New York executes America’s largest offshore wind agreement
New York State will soon be getting enough offshore wind capacity to power one million homes, after State Governor Andrew Cuomo yesterday awarded two major offshore wind contracts.
The winning bidders to develop the sites off Long Island were Norwegian energy firm Equinor and Sunrise Wind, a joint venture between Orsted and Eversource.
Together the two schemes will add 1,700MW of green energy capacity to New York State’s grid. The contracts are also expected to kickstart the growth of the offshore wind industry in the US, which has so far lagged behind European markets.
The news cames as Cuomo also signed into law New York’s legal target for net zero emissions by 2050. “Cries for a new green movement are hollow political rhetoric if not combined with aggressive goals and a realistic plan on how to achieve them,” he said in a statement. “With this agreement, New York will lead the way in developing the largest source of offshore wind power in the nation, and today I will sign the most aggressive climate law in the United States of America. Today we are true to the New York legacy – to lead the way forward, to govern with vision and intelligence, to set a new standard, and to match our words with action.”
Two million without water in Zimbabwe
Catastrophic drought conditions continue to grip Zimbabwe, with two million residents in Harare and Bulawayo only able to access water once a week.
The drought has been exacerbated by the lack of funding to buy essential water purifying chemicals, which cost more than $3m a month for the country.
Water use restrictions have been in place for weeks, and as they drag on there are rising fears of cholera outbreaks and other santitation issues.
China’s GHG emissions up 50 per cent between 2005 and 2014
Official Chinese government data released this week to the UN reveals China’s greenhouse gas emissions hit 12.3 billion tonnes in 2014, up more than 50 per cent in just a decade.
It is only the third such release of emissions data the Chinese government has made to the UN, with previous inventories submitted for 2005 and 2010.
Analysis of other government data, however, suggests that since 2014 emissions were static for a couple of years before starting to grow again between 2017 and 2018, mainly due to a spike in activity from coal power plants and heavy industry.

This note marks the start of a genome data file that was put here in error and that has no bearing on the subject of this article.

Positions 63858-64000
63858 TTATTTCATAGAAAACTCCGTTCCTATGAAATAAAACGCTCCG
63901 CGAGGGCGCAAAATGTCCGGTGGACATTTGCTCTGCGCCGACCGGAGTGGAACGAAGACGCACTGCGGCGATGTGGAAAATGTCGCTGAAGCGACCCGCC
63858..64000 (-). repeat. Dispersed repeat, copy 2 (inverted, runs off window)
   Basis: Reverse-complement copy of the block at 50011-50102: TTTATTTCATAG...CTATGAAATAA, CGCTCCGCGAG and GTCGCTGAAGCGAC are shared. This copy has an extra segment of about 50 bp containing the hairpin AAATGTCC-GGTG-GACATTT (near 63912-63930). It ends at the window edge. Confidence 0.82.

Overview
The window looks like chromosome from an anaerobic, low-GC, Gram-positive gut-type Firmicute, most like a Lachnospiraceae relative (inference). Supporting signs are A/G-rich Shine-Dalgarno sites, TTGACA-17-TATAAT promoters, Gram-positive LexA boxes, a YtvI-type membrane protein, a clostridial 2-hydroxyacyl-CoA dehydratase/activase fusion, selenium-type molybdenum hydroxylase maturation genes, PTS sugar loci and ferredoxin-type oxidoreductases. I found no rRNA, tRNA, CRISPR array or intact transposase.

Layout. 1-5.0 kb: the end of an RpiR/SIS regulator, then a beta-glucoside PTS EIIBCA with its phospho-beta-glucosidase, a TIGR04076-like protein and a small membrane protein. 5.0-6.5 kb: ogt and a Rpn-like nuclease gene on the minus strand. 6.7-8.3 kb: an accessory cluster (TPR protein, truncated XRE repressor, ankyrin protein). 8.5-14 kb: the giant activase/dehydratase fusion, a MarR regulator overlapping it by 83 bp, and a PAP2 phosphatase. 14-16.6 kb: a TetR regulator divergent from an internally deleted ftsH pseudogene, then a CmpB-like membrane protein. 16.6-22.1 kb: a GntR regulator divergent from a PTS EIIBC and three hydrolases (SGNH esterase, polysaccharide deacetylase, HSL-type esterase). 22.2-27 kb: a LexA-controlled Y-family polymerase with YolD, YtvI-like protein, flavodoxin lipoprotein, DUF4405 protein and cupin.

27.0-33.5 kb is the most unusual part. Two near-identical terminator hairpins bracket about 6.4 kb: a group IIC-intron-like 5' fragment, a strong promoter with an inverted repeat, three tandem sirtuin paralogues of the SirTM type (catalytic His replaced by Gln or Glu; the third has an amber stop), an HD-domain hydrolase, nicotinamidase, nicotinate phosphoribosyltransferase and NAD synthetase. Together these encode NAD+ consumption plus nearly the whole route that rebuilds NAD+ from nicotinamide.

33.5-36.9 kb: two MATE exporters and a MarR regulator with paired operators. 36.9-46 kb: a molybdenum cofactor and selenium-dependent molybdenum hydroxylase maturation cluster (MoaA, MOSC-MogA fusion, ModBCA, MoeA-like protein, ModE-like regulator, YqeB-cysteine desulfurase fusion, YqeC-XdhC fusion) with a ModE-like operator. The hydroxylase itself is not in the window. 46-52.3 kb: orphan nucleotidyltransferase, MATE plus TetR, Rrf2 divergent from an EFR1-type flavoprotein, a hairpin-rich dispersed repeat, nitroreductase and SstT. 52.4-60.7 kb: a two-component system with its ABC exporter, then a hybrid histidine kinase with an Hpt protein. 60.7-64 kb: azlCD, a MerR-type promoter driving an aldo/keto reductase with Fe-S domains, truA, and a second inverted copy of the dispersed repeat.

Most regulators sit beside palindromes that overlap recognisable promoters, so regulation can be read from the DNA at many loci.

Under the Paris Agreement China has promised to peak its emissions by 2030, but has indicated it will tighten its ambition in time for the treaty’s entry into force next year.
WWF: Orangutan numbers fall 30 per cent in palm oil regions
Orangutan numbers have fallen as much as 30 per cent in parts of Malaysian forests scattered between palm oil plantations, WWF said this week.
Although overall orangutan numbers in Malaysia’s eastern state Sabah are stable, in parts of the region where palm oil is grown numbers fell up to 30 per cent between 2002 and 2017, the charity said. “The monoculture nature of oil palm plantations means that they tend not to support species that are dependent on forest environment like the orangutan,” it explained.
Malaysia is one of the world’s largest producers of palm oil, which is used in countless consumer products, from food to shampoo and candles.
It is one of the most productive oil crops, so some experts argue boycotting it would simply mean more land would be commandeered for new plantations of other crops. But others insist tough action must be taken on the palm oil industry to prevent more rainforest habitat being destroyed to keep pace with rising demand.
National Grid buys US renewables developer
National Grid has completed its purchase of US wind and solar developer Geronimo Energy for $100m, it announced this week.
The deal, completed by its non-regulated competitive arm National Grid Ventures (NGV), sees the firm take control of Geronimo’s 2,200MW portfolio of wind and solar energy projects in America.
NGV said it has also entered into a joint venture with Washington State Investment Board, which has acquired 379MW of Geronimo’s portfolio.
“Today’s announcement underscores National Grid’s commitment to the decarbonisation of our energy system,” said Badar Khan, president of National Grid Ventures. “We believe in the long-term growth potential of renewable generation, driven by consumer demand and technological advances.”
From 2020 all new houses in Berkeley, CA, must be all-electric
The city council of Berkeley in California this week passed a new law requiring all new-build buildings to be all-electric from January 2020.
It means that from next year no new gas connections will be made in the city, which boasts a population of around 120,000 people.
The move garnered broad support from residents and building designers, and according to some reports, was even backed by Pacific Gas & Electric, which said the company does not want to install new gas infrastructure only for it to become a ‘stranded asset’ in the future.
The city is also thought to be working on a plan to end fossil fuel supply to Berkeley’s existing housing stock.
Saipem eyes floating offshore wind farm in Saudi Arabia
Italian energy contractor Saipem has signed a Memorandum of Understanding (MoU) with Abu Dhabi-based Plambeck Emirates to develop a floating offshore windfarm in Saudi waters.
The plan is to develop a 500MW floating wind farm as part of Saudi Arabia’s 5GW ‘wind market’ concept, Plambeck Emirates said. No timeline for the scheme was released.
Source: – Business Green